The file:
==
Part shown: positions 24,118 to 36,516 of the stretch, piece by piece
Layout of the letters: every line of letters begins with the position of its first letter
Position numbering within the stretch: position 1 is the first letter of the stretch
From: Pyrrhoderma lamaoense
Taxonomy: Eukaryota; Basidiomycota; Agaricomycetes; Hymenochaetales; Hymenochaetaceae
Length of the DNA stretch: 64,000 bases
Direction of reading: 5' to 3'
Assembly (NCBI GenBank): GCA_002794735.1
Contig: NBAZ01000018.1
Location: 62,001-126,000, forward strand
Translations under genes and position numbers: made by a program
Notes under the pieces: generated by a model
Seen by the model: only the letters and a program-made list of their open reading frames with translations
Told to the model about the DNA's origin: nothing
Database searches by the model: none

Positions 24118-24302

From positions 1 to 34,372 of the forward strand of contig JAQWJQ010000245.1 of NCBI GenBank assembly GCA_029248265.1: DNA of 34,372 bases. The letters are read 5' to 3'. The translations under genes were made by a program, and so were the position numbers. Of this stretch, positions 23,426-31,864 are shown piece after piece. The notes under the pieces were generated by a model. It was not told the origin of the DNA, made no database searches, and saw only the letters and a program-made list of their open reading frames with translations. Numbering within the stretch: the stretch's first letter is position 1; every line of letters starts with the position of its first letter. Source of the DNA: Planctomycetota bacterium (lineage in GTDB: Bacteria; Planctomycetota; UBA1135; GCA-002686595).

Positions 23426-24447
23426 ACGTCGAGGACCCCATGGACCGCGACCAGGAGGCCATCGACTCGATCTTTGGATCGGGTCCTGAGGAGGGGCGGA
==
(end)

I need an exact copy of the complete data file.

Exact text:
Part shown: positions 24,118 to 36,516 of the stretch, piece by piece
Layout of the letters: every line of letters begins with the position of its first letter
Position numbering within the stretch: position 1 is the first letter of the stretch
From: Pyrrhoderma lamaoense
Taxonomy: Eukaryota; Basidiomycota; Agaricomycetes; Hymenochaetales; Hymenochaetaceae
Length of the DNA stretch: 64,000 bases
Direction of reading: 5' to 3'
Assembly (NCBI GenBank): GCA_002794735.1
Contig: NBAZ01000018.1
Location: 62,001-126,000, forward strand
Translations under genes and position numbers: made by a program
Notes under the pieces: generated by a model
Seen by the model: only the letters and a program-made list of their open reading frames with translations
Told to the model about the DNA's origin: nothing
Database searches by the model: none

Positions 24118-24302

From positions 1 to 34,372 of the forward strand of contig JAQWJQ010000245.1 of NCBI GenBank assembly GCA_029248265.1: DNA of 34,372 bases. The letters are read 5' to 3'. The translations under genes were made by a program, and so were the position numbers. Of this stretch, positions 23,426-31,864 are shown piece after piece. The notes under the pieces were generated by a model. It was not told the origin of the DNA, made no database searches, and saw only the letters and a program-made list of their open reading frames with translations. Numbering within the stretch: the stretch's first letter is position 1; every line of letters starts with the position of its first letter. Source of the DNA: Planctomycetota bacterium (lineage in GTDB: Bacteria; Planctomycetota; UBA1135; GCA-002686595).

Positions 23426-24447
23426 ACGTCGAGGACCCCATGGACCGCGACCAGGAGGCCATCGACTCGATCTTTGGATCGGGTCCTGAGGAGGGGCGGA